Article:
You may decide to tide yourself over financially at the same time as picking up some CV-worthy skills by taking on part-time work. Some supermarkets are planning to restrict certain items in order to prevent another round of shortages brought about by hoarders; so, they might again start recruiting for temporary shop floor jobs – as well as warehouse and delivery driver roles. It might seem an obvious point, but do consider whether a job such as this, which brings you into contact with thousands of people on a daily basis, suits you in light of the pandemic.

There are also some predominantly social media and local council-led volunteering opportunities available at the moment. Such experience would look good on a CV. However, you should make sure you can carry out the work required safely (for you and those around you) before committing.

While keeping away from any kind of in-person interaction with others remains a high priority, take a look at these career-friendly activities to carry out while social distancing.

Your right to claim benefits

Full-time students are not entitled to job seeker’s allowance (JSA). However, there are circumstances in which some students can apply for universal credit, such as if parental support is limited. For more information, take a look at the guidance provided by GOV.UK here.

If you have finished your university course and are unemployed, you may be able to apply for financial support from the moment you graduate. In order to receive the ‘new style’ JSA you will need to have worked and, generally, to have paid class one National Insurance contributions in the last two to three years. If you are not in this position, the chances are you will be eligible for universal credit.

You should be able to carry out appointments with work coaches over the telephone, rather than visiting a job centre. If you are in any way concerned about your finances while job hunting under social distancing measures, find out more and check your eligibility via the GOV.UK website here. The Debt Advice Foundation also provides advice on its website, as well as a free helpline for advice and information about debt during the week.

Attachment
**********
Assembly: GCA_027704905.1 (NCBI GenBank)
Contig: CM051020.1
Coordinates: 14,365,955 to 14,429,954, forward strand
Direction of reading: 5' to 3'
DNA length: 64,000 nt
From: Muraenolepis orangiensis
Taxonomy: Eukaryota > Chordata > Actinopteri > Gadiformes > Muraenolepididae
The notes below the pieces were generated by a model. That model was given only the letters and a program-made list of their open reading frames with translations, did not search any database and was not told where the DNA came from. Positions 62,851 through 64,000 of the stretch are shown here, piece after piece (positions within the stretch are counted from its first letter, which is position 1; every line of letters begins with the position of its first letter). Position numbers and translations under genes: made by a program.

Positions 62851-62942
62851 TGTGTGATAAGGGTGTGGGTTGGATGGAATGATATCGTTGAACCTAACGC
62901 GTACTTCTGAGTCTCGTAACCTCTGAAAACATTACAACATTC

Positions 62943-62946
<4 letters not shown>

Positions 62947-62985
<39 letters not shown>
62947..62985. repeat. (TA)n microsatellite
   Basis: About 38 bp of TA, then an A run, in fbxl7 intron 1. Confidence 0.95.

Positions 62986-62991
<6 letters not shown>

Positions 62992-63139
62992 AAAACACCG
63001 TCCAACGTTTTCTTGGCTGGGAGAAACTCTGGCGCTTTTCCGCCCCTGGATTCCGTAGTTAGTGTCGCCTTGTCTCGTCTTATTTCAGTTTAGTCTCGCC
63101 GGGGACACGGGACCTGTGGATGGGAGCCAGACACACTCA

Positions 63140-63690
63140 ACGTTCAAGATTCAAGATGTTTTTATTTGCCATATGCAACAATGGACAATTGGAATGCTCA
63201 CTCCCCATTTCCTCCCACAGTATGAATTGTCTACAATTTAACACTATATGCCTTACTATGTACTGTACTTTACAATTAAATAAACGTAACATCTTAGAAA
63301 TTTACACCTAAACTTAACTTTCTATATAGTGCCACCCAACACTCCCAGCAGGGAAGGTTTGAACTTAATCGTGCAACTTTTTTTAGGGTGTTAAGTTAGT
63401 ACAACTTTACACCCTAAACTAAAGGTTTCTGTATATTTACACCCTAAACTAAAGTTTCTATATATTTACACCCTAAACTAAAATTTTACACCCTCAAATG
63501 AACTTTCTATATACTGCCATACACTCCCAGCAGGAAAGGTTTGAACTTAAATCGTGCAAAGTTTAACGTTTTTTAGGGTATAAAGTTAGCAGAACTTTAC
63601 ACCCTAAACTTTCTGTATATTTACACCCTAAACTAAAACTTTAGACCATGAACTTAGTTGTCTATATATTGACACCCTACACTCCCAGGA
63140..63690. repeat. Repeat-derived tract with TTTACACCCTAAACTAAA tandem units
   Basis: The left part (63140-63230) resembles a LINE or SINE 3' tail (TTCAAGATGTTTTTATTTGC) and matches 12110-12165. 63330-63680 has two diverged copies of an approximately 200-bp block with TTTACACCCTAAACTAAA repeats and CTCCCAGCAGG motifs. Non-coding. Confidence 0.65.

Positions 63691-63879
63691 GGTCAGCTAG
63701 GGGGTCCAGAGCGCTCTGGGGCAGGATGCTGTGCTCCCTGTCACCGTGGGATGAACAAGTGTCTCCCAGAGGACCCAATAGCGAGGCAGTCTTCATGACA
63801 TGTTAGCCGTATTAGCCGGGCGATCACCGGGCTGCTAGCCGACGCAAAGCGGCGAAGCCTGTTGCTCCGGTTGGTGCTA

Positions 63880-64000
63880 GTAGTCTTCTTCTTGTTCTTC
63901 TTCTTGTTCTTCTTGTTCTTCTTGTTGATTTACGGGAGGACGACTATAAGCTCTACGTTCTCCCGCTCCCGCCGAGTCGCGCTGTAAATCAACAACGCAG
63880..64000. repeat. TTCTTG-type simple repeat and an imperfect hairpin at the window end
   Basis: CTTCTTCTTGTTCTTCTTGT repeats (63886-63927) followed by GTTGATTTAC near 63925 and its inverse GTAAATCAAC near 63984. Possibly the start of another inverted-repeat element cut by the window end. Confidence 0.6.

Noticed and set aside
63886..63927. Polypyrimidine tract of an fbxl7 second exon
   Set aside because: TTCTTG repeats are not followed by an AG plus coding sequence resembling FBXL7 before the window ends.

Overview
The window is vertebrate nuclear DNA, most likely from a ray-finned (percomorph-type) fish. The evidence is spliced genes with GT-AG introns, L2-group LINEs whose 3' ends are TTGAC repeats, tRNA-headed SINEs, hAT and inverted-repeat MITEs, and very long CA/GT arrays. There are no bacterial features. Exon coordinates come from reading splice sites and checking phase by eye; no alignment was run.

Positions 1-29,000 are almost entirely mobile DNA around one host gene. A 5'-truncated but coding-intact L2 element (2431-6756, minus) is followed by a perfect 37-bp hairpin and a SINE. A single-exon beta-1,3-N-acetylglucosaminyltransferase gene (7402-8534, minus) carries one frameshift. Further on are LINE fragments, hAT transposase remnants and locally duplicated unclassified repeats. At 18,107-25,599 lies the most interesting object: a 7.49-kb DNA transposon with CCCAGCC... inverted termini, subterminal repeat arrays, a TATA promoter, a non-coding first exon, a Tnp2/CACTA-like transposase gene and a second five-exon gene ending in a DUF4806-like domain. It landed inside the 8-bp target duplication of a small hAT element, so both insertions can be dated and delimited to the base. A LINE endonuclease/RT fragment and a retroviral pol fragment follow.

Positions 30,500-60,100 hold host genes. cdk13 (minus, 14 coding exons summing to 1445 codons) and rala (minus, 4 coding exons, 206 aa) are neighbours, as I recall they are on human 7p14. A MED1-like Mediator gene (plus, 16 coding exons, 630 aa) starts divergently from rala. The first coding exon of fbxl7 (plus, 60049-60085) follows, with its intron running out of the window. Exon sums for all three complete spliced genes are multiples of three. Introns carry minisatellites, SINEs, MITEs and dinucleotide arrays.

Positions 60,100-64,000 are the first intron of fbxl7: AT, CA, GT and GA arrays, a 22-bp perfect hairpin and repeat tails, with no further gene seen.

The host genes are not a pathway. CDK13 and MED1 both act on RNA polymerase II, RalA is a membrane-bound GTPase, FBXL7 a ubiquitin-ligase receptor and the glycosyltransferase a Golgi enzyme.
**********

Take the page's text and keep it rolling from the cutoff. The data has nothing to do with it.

Your rights while renting

The protection for renters unable to make payments announced by the government early in the pandemic ended in September. However, the government has since announced that those in areas under tier one and tier two restrictions will be temporarily protected from eviction; it has not yet been made clear what will happen in light of the lockdown beginning in November.

As it stands, your landlord can evict you but, in most cases, you will be entitled to a six-month notice period. That is, unless you have rent arrears of more than six months (in which case you should get four weeks' notice), you are being evicted for antisocial behaviour, you got notice before 29 August or your landlord started court proceedings before or during the eviction ban.

If you have concerns about your accommodation, do try to work out an agreement with your landlord for late payment or a payment plan and check the above section to see if you are eligible for benefits. There are slightly different processes for lodgers, but homeless support charity Shelter has published a good guide on its website. The Citizens Advice Bureau also provides information about benefits and renting during a pandemic.

Some students are facing difficulties with renting. This might be because they are paying for accommodation they are not living in. Alternatively, many have returned to campus but feel that this shouldn't have been encouraged by the university (eg as their accommodation is in lockdown), and so are unhappy with paying full rent. The Citizens Advice Bureau has information on your rights and responsibilities as a student in both university accommodation and private rented accommodation.

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This describes editorially independent and objective content, written and edited by the GTI content team, with which the organisation would like to be associated and has provided some funding in order to be so. Any external contributors featuring in the article are independent from the supporter organisation and contributions are in line with our non-advertorial policy.

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This describes content that has been written and edited in close collaboration with the organisation, who has funded the feature; it is advertising. We are committed to upholding our ethical values of transparency and honesty when dealing with students and feel that this is the best way not to deceive consumers of our content. The content will be written by GTI editors, but the organisation will have had input into the messaging, provided knowledge and contributors and approved the content.

In Partnership

This content has been written or sourced by AGCAS, the Association of Graduate Careers Advisory Services, and edited by TARGETjobs as part of a content partnership. AGCAS provides impartial information and guidance resources for higher education student career development and graduate employment professionals.